Lynn Schmidt: It's too late to challenge Trump and his control of the party and base

Lynn Schmidt, St. Louis Post-Dispatch on

Published in Op Eds

It is 2016 all over again, and very few have seemed to learn the lesson when it comes to Donald Trump. The Show-Me state’s record can demonstrate why Trump will most likely be the 2024 Republican nominee.

Some pundits have speculated that Trump couldn’t possibly be the Republican nominee, asserting that he is an albatross on the party and blaming him for their losses. While correct, that makes little difference at this point. Many are busy casting wishes that Florida Gov. Ron DeSantis or others would take Trump out. Many donors are literally banking on alternatives. From my perspective here in flyover country, it is too late. Republican base voters haven’t changed. They are not listening to elites, they will not care about any Trump indictment, and the mainstream news media is missing it again.

The days for stopping Trump were back in 2016, before he became the Republican presidential nominee, or in 2021 with his second impeachment trial. The establishment shirked its responsibilities both times, and now it is too late. Trump has enough voters, he has control of the state parties, he has a significant influence over the national party, and his opponents have done too little to distinguish themselves from Trump, let alone explain why he shouldn’t be president again.

After his 2016 win, reporters from all over the country descended on rural diners to study the Trump voter in order to understand the grievances and to explain what had just happened. The resentments that these voters feel haven’t changed over the last seven years, and to think they have is foolish.

My neighbor just replaced his somewhat tattered Trump flag with a brand new one, which incidentally hangs next to a flag exclaiming “Biden Sucks.” He, like other Republican base voters, still loves Trump. They think he did a great job and was robbed of his reelection in 2020. Polling confirms their stories. Trump’s approval rating among Republicans remains around 70%. Six in 10 Republicans continue to believe that Joe Biden didn’t win the 2020 presidential election legitimately. These voters believe Trump will continue to fight for them and are ready to vote for him.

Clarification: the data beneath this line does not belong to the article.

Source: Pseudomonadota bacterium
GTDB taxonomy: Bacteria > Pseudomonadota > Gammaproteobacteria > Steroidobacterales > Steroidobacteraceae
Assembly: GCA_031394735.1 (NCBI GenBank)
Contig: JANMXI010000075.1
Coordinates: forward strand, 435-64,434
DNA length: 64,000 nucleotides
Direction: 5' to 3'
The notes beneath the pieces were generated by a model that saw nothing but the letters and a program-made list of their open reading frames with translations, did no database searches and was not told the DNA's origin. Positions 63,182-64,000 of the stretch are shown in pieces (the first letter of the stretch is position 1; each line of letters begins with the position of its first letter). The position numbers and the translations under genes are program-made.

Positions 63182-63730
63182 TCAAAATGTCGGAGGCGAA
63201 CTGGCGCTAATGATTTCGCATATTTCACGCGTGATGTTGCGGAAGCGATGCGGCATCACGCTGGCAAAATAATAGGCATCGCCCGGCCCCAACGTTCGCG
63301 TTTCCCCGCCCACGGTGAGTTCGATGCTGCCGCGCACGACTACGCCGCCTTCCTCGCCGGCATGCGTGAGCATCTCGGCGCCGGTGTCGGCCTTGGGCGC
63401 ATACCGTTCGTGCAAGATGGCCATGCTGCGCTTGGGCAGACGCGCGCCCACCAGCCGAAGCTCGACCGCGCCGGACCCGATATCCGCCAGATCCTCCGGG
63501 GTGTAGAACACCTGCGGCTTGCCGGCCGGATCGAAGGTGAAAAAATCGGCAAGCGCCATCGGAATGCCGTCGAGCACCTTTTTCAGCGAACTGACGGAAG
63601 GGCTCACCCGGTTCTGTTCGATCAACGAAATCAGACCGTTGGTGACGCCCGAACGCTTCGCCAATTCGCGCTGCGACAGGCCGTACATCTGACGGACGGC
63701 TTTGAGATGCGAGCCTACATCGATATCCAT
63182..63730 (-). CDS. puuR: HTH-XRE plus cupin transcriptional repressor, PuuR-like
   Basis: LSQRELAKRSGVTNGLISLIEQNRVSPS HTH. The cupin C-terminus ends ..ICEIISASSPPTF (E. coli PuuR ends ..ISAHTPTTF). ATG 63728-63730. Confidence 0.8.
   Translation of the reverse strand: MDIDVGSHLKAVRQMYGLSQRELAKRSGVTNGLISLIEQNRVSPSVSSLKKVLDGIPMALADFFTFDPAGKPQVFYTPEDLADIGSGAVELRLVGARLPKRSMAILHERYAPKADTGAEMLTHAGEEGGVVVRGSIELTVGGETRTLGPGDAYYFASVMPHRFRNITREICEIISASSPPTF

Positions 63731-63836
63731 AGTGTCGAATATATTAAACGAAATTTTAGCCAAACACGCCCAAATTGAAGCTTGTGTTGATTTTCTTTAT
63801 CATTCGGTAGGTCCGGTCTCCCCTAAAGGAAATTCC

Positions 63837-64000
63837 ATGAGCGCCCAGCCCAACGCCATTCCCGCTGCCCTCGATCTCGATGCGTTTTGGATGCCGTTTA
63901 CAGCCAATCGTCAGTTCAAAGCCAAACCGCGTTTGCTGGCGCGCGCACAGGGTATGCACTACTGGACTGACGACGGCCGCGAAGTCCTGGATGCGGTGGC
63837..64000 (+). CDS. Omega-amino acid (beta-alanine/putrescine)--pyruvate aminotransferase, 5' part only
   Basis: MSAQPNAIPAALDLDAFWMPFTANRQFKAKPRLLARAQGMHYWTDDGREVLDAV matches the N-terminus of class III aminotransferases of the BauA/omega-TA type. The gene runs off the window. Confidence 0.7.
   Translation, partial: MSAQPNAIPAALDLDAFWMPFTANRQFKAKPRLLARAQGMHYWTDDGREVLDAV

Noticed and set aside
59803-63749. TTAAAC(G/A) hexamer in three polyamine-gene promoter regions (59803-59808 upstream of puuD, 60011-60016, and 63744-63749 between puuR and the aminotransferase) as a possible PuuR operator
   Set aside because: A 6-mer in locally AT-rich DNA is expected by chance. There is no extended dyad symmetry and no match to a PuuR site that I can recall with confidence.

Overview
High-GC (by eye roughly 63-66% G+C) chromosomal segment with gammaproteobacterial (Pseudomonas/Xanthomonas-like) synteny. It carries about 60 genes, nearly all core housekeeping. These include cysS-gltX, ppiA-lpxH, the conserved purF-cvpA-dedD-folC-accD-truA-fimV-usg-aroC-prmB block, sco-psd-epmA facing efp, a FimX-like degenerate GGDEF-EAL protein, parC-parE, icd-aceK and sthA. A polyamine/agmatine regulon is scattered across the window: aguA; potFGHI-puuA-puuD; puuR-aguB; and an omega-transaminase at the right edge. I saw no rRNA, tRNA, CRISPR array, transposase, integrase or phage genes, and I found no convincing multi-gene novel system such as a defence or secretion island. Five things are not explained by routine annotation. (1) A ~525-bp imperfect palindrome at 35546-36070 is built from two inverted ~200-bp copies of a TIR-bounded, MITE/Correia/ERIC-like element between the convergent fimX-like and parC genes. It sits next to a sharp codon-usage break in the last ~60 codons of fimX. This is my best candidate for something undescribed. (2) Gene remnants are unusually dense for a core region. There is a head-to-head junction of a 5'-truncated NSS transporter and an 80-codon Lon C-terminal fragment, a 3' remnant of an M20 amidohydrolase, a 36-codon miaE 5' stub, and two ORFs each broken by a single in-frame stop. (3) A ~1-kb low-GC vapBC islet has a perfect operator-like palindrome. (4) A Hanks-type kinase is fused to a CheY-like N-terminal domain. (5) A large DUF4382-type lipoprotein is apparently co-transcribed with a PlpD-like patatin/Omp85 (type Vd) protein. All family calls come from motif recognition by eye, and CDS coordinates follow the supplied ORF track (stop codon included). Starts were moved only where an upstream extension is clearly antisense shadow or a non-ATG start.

Most state Republican Parties, Missouri included, are fully controlled by the MAGA wing of the party. Candidates for elected office seek out Trump’s endorsement, and his endorsement matters in red states. Think Sen. J.D. Vance of Ohio or Rep. Harriet Hageman of Wyoming. State elected officials, at least in states like Missouri, have been quick to endorse Trump, including our junior senator, Eric Schmitt. Feel free to speculate why Missouri’s senior senator, Josh Hawley, has not.

State parties have control over how delegates are awarded. A crowded primary field would guarantee to split the anti-Trump vote, clearing his path to the lion’s share of delegates. Repeating 2016 all over again.


On the national scene, things look about the same. Trump’s hand-picked Republican National Committee chair in 2017, Ronna McDaniel, was just reelected for her fourth term. McDaniel suggested on CNN’s “State of the Union” that all Republicans will be required to sign a pledge to support whoever wins the party nomination to be allowed on the debate stage. The party made that requirement as well in 2016.

Asked if he would abide by it, Trump told conservative radio talk show host Hugh Hewitt: “I would give you the same answer I gave in 2016, during the debate: It would have to depend on who the nominee was.” I am doubtful that McDaniel or others Trump packed into the national committee would dare speak out publicly against him. Despite the losses and the grumblings, this is still Trump’s party, and very little has changed.

Perhaps the most compelling case for why I believe Trump will be the Republican nominee is that he continues to hold the party hostage. In a poll from The Bulwark/North Star Opinion Research, 28% of Republican respondents said they’d vote for Trump over either a Republican or a Democrat if he made a third-party run in 2024. Republicans’ chances of winning would be nearly nil if almost 30% of GOP voters left to vote for Trump.

It is also important to consider what would motivate Republican primary voters to choose another candidate over Trump. On Fox News’ Sean Hannity show, Sen. Lindsey Graham of South Carolina described the other candidates who are running or considering it as offering nothing different from Trump’s policies. A candidate would need to make a strong case for why Trump should not be president again while walking the very fine line and not offending his voters.

The time for wishing Trump out of the national picture is long gone. He still has the voters, the state parties and the national party. There is little reason to think the outcome will be different this time.


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